Face-Lift 800: Redemption
When Bane Thomas moves to Mills River to purchase land that he believes encompasses an Armistice Zone, land which prohibits demons and the fallen from doing harm, he gets more than what he bargains for.
In hopes to persuade the Anderson’s to sell, Bane finances a project that is near and dear to their hearts-a crisis center for domestic violence. However, once he meets his newly acquired co-worker Reighlyn Anderson, he inadvertently learns two things: selling is not in her vocabulary, and he’s with out a doubt in love with her.
After witnessing what can only be explained as -reading thoughts and manipulating minds, Reighlyn’s convinced there’s something different about Bane. However her newly acquired love for him causes her to ignore all suspicions, that is- until he’s forced to reveal his angelic abilities to save her life, and she discovers that he’s also the despised developer after their land. Feeling afraid and manipulated, she relies on her best friend Alex for support, which causes Bane to fear that he’s lost her forever. In attempt to explain his deceit, he finds himself telling her a secret that he’s never told anyone, that he’s a descendant of The Watchers-cursed to become that which he despises most-a demon. Reighlyn accepts the necessary dangers to love Bane, even if with his cursed soul, he can’t promise her eternity. But when Bane witnesses not only Alex hurting her, but her brother-in-law’s attempt to murder her, he realizes demonic influences are targeting her for some reason.
Once it’s discovered that it’s a punished demon amongst them, Bane fears he’s put her in more danger than he once believed possible. Desperate to prevent his own destruction the demon wants to create a gift for Satan. A gift of pure hate dwelling within Bane; hate so overwhelming he’ll beg to die, thus permitting Satan to capture an eluding Thomas into servitude. The problem is, the demon plans on using Reighlyn’s death as the currency in which to purchase this gift. Which lands Bane in a battle against evil to rescue the one person he never thought could literally exist: his soul mate.
Redemption is a complete 93,000-word paranormal romance. I’d like to thank you for your time and your consideration. I look forward to hearing from you.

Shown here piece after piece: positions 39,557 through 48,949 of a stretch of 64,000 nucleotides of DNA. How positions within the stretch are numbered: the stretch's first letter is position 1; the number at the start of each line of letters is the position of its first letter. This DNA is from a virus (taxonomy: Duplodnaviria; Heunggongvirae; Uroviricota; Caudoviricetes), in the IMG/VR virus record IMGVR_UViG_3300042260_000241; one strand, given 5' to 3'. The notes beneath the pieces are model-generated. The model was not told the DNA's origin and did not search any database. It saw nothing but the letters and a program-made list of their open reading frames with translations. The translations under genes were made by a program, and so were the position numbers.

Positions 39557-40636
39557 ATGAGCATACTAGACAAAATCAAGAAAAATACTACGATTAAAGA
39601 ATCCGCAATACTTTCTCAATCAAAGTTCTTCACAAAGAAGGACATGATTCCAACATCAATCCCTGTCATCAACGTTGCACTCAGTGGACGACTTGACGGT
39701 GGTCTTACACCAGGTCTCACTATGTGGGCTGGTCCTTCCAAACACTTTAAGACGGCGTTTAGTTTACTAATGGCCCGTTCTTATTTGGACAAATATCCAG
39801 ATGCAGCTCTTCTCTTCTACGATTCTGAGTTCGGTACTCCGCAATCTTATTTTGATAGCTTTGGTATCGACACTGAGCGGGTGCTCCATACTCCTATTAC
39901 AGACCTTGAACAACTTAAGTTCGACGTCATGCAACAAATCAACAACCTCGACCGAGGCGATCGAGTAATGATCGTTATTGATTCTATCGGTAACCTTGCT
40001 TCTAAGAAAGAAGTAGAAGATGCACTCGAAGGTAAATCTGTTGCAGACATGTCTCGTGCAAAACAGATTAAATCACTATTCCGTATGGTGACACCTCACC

This still strays a bit into synopsis land. It needs considerable paring down and tightening -- a couple more turns of the wrench, if you will.
Aside from too much detail, there are a lot of unnecessary words here. Not only do they bloat your word count in a query where every single word must carry weight, they get in the way of what you're trying to tell us. Take, for instance, "I'd like to thank you..." Because you use the conditional "would", you're actually throwing doubt into this simple, seemingly innocuous phrase. Hmm, the reader thinks. Thanking me is something she would like to do, but is something getting in the way? Can she not really do it?
A query needs to demonstrate a strong command of language to stand out from all the other queries agents get. So step one is to take a pass through what you have and see how much you can edit out to make each sentence and every word count. For example, nothing is lost by deleting "his newly acquired co-worker" or "inadvertently" (which isn't really the right word anyway) from the second paragraph.
In P3, "he finds himself telling her a secret that he’s never told anyone" becomes "he reveals". You should be able to knock 50 words out of this query just by simplifying your sentences.
One thing that had me off-kilter from the first was just who "the Andersons" are. I immediately thought it was a couple, so when R&B fall for one another, I thought there was some cheating going on. Simplify it to just being R's land to avoid any misconceptions.
Sunday, August 1, 2010
Query Revision 20
Face-Lift 800: Redemption